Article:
5 Things You Need to Know About Lent
by: Christina Ibrahim
It’s that time of the year again! We find ourselves at the beginning of another Lenten season, and every year it’s the same drill; frantically trying to finish all the meat and cheese in the fridge so we can replace it with tameya and Minicol. But every year as we go through the motions, have we ever really stopped to think about why the Church in its wisdom has put in place the traditions and rites during this blessed time?
So here are 5 things you need to know about the lent, on this journey.
- Why is the lent 55 days?
Simply put, we have 7 days for Preparation Week + 40 days when Jesus fasted in the wilderness + 7 days for Passion Week + 1 day for Lazarus Saturday.
- Origin of the Lent
The period of Lent, was first observed by the apostles themselves or in the immediate post – apostolic period in preparation for Easter baptism. It was said that the fast lasted for approximately 2 days, commemorating the time the Lord spent in the tomb. It was only following the Council of Nicea in 325 A.D that the Lent became the fixed 40 days we know today.
Source: The Paschal or Lent Fast: Apostolic and Perpetual (Oxford, UK: John Henry Parker, 1845)
- What does “fasting” actually mean?
The Old Testament Hebrew word for fasting is ts-oom, which means to cover your mouth. However in the New Testament the Greek translation for fasting was nace-ty-oo, which means to abstain from food.
- So is abstinence necessary in fasting?
“There can be no knowledge of the mysteries of God on a full stomach.” St Isaac the Syrian (Orthodox Prayer Life: The Interior Way) When we abstain from food for a period of time, the Lord grants us a poor and contrite spirit, allowing us to come to Him begging for His forgiveness and mercy, pleading with Him to reveal to us our sins, knowing that through a broken spirit He will hear and “give heed to the voice of my cry.”(Psalm 5)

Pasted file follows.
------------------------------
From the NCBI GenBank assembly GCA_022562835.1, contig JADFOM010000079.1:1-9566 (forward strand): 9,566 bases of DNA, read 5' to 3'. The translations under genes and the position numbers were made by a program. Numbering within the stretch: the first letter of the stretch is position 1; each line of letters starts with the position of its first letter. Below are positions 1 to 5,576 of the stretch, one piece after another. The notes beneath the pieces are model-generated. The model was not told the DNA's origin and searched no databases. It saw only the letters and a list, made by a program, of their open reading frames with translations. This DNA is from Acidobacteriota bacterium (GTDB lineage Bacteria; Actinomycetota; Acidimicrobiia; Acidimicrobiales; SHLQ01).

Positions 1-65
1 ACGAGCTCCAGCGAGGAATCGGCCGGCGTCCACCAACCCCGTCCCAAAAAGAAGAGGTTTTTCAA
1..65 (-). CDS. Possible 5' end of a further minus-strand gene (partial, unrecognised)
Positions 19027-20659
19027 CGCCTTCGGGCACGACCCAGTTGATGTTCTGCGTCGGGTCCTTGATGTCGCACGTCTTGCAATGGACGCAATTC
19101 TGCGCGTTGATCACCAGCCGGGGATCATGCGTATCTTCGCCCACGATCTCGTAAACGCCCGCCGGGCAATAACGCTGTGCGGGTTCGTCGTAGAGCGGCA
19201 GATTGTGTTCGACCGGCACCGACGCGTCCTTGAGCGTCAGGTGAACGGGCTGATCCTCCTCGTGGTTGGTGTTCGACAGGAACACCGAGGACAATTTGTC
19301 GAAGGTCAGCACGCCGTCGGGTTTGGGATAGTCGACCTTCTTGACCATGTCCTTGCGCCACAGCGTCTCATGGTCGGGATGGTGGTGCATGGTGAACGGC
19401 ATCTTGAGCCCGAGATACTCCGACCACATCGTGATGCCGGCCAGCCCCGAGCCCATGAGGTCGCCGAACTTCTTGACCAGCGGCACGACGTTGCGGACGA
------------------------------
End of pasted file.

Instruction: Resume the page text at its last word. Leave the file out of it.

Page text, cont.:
- Is it just about the food?
No. It’s about so much more than that, Isaiah 58 reads:
“Is it a fast that I have chosen, a day for a man to afflict his soul? Is it to bow down his head like a bulrush, and to spread out sackcloth and ashes? Would you call this a fast, and an acceptable day to the Lord? “
Is this not the fast that I have chosen: To loose the bonds of wickedness, To undo the heavy burdens, To let the oppressed go free, And that you break every yoke? Is it not to share your bread with the hungry, And that you bring to your house the poor who are cast out; When you see the naked, that you cover him, And not hide yourself from your own flesh?
Then your light shall break forth like the morning, Your healing shall spring forth speedily, And your righteousness shall go before you; The glory of the Lord shall be your rear guard. Then you shall call, and the Lord will answer; You shall cry, and He will say, ‘Here I am.’” (Isaiah 58:5 – 7)
God does not require burdensome fasting rituals and ascetic practices, but that we show love and mercy in every aspect of our lives, through good works. By putting away our sin, we allow Christ the opportunity to renew our hearts and He promises that, “Your healing shall spring forth speedily.” What more can we really want than healing and revival during this time of Lent?